I don’t think you’d use one over the other.
As a relatively new Chef myself, I’ve found that there is a place for all three. FoodCritic is a linter. It catches common mistakes and makes you conform to the ChefStyle guide.
ChefSpec is for testing that your cookbook is saying that it’s doing something. ( https://sethvargo.com/unit-testing-chef-cookbooks/ ). IE - My cookbook says to install the package httpd on a RedHat system. You should spend some time on Seth’s blog - lots of good information there.
ServerSpec is, for me, the final test. It actually runs and tests the system to make sure that what I told my cookbook to do, actually works right on a system.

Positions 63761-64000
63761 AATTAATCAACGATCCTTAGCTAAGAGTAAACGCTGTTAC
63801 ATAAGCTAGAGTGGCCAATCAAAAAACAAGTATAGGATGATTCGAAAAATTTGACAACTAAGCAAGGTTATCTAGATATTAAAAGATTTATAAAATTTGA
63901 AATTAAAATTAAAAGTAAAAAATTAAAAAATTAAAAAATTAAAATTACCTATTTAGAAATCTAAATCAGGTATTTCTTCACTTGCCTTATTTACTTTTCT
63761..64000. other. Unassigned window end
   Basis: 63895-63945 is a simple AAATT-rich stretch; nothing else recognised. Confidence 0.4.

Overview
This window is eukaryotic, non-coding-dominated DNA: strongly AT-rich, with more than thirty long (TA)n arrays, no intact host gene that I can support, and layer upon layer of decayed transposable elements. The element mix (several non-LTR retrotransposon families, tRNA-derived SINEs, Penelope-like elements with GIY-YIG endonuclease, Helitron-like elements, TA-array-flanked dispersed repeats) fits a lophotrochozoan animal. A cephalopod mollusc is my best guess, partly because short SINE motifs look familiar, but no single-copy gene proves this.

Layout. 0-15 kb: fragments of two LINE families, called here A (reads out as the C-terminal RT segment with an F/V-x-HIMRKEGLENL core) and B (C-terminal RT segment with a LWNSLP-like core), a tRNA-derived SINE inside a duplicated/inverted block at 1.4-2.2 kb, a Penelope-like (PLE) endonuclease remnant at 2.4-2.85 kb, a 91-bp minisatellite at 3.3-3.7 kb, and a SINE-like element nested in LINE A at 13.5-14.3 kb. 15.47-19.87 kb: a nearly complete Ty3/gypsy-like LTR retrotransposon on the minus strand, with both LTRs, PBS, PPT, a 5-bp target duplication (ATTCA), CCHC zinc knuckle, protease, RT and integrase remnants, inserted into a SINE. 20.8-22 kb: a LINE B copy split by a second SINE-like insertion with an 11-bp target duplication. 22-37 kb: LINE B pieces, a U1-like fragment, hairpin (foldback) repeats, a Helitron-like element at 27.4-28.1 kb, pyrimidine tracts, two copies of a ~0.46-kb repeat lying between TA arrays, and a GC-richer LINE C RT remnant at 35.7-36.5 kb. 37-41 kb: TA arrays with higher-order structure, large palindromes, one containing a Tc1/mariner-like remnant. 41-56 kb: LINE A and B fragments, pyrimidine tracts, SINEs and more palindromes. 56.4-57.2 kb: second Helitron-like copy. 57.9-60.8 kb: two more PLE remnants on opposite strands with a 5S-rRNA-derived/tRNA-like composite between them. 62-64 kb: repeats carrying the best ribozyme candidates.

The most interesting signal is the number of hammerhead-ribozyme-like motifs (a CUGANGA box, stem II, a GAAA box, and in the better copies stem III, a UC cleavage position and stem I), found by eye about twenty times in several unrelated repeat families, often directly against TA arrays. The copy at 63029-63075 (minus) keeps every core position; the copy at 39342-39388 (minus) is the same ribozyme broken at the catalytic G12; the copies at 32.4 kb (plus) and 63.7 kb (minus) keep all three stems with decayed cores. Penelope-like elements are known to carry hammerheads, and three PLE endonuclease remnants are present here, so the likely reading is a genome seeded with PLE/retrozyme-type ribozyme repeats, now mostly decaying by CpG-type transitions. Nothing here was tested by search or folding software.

I run all these through TestKitchen and Guard ( This post is a little outdated but helped me out quite a bit: https://micgo.net/ ).
I’m sure other Chefs will have more substantial information ( or correct mine ).
From: Robert Freiberger email@example.com
Sent: Tuesday, March 03, 2015 1:09 PM
Subject: [chef] Chef development model for new cooks
I’m very new to Ruby and Chef, where I have created basic cookbooks and recipes using various resources. At work, I’m starting to add my cookbooks into production but they need to pass various testing.
From many Chef guides and books, I’m not understanding the full path of proper Chef development. I have started to learn about using berks, and bundle, but how should I use foodcritic over the other tools like ChefSpec and ServerSpec?
Any comments are greatly welcome!